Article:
1. Heretic refers to someone who rejects, or teaches contrary to, what the church fathers agreed to be orthodox. It’s that simple.
    2. The church decided these forms of monarchianism did not fit the data of the NT and the beliefs of the church and so were therefore not approved as orthodox.
    3. We’ve got facts in the NT that cry out for theological explanation: like John 1:1 or 20:31 or 1 Cor 8:4-6. Jesus is called Lord in a way that clearly transcends humanity so how does that exalted status of Jesus relate to belief in one God?
    4. Early christology sought to explain those facts in light of belief in one God.

  • Is there a chance that we are also intended to ‘exist in three parts/persons’ as we are made in His image? Would understanding ourselves as self, word, and spirit help us to understand (of course, incompletely since we are not God nor infinite) what the Trinity may look like also? Or am thinking about this incorrectly?

  • NateW

    Hi Scot. Where do you see Bonhoeffer’s idea of a “suffering God” being revealed in Christ fitting in here? Would you see a difference between saying that Jesus fully manifested the eternal nature of God and that he was a modal manifestation of God? It seems to me that the idea of god’s true eternal nature being revealed (manifested) in human form (in part, as One who creates and gives life by virtue of his own death so that those who are “other” than God can know, be known, and join into love-union within Him) is very scriptural.

    I also think that it seems that it could be convincingly argued that for God to create the universe at all requires that he suffer (from a human perspective at least) as the act of creating space where he is not “all-in-all” (a finite, temporal, “God-vacuum”) is itself an act of self-death on his part, though one that ultimately makes resurrection into new life possible for creation.

    I will wholly admit that these are just one way of speaking about that which is ineffable (but revealed fully in the life, death, resurrection of Christ). Or maybe I’m just a heretic. ; )

    Sometimes I wonder if the ancient creeds aren’t more about limiting what can be positively stated about God than about saying what is true about God. Perhaps a working definition of heresy could be something like, “a theological position that attempts to circumvent the mystery of God by arrogant reliance on human logical understanding.”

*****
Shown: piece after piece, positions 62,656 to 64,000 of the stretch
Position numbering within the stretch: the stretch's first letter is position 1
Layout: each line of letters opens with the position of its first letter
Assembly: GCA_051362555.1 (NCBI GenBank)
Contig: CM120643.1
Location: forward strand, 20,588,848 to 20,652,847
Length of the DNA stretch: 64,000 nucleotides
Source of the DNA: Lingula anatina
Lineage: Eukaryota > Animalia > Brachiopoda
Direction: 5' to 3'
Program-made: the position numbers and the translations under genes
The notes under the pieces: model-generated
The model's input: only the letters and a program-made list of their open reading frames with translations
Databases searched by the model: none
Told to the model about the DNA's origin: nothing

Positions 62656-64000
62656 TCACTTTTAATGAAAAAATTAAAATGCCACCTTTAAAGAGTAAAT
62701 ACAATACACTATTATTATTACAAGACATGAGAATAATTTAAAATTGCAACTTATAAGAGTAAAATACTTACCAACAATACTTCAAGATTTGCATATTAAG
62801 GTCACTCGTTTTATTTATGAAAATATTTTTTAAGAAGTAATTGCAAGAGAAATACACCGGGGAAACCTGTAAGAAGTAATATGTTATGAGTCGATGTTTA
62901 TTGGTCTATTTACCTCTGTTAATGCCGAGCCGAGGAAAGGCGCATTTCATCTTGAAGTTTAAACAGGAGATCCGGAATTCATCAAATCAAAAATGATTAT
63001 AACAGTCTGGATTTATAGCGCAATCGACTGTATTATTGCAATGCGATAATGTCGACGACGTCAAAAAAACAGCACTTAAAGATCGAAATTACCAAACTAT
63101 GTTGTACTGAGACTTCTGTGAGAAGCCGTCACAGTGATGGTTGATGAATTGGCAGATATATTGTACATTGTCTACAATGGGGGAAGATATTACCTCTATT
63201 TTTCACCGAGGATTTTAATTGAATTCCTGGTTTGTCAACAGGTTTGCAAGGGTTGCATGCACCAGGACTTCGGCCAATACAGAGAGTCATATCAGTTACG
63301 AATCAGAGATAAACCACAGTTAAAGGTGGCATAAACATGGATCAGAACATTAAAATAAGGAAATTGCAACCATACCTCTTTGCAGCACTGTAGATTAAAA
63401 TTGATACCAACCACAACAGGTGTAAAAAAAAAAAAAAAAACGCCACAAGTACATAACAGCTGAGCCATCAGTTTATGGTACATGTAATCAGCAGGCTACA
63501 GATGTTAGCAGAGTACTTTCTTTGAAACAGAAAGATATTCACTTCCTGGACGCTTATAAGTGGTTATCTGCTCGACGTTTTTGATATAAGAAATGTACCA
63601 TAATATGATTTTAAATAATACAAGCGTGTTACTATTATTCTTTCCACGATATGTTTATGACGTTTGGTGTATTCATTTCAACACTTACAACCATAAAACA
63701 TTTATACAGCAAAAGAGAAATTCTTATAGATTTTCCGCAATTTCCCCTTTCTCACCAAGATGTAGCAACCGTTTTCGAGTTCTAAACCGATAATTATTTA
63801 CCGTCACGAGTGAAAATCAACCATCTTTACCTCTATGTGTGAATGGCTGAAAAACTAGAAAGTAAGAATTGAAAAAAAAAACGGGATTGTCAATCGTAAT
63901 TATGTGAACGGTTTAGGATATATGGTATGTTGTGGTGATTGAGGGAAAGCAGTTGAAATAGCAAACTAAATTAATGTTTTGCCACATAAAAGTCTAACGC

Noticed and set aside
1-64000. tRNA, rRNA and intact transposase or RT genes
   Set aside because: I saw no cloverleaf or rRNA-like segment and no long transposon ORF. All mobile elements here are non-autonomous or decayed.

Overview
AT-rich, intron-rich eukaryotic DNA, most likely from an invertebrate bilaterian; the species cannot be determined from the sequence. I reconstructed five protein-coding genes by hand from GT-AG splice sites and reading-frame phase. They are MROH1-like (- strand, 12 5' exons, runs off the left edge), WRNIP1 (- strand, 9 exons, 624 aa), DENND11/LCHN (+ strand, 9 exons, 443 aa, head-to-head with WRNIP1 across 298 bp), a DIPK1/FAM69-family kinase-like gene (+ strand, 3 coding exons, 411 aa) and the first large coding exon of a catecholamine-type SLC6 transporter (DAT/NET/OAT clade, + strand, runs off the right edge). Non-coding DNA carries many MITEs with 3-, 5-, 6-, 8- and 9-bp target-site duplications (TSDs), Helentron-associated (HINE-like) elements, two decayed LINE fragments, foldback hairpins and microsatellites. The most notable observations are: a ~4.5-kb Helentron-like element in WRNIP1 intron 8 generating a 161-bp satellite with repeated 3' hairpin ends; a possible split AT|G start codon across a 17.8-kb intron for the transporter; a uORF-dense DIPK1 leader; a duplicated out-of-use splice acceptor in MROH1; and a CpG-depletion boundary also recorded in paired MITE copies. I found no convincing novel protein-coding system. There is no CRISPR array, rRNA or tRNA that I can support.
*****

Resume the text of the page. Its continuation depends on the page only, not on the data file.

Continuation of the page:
• scotmcknight

    Bonhoeffer’s idea was developed, as you may know, by Moltmann who sought to combine Eastern Orthodoxy’s Trinity with a theology of the cross. That Jesus “manifests” God is actually a NT expression. What that means though would best be defined as “God incarnate” and not simply a manifestation. So, yes, Jesus reveals the essence of God but that’s not even close to saying the Son is the modal/manifestation of the Father during his earthly days.

  • NateW

    Good thoughts, Nate. If I were to conceptualized myself as “trinitarian” one way I might describe the parts could be, “nature,” (who I am at my core being, that is the “image of God”) “actions” (what I do, moment by moment) and “intent” (the spirit with which I do those things, either Love or selfish ambition/pride). All three must be in proper union. Actions in line with true nature and empowered by pure love.

    Perhaps “nature” is my personhood from God’s perspective (beloved child), my actions define who I am in the eyes of others (or who I try to project myself to be on Facebook), and my intent/will is the person that I know myself to be (if I am willing to truly have eyes to see myself).

    Of course this is crass oversimplification and I don’t mean to put this forward as doctrine. I’m just thinking/wondering out loud along with you. : )

  • Jon G

    My messages keep getting deleted, I’m sorry if this is a repeat…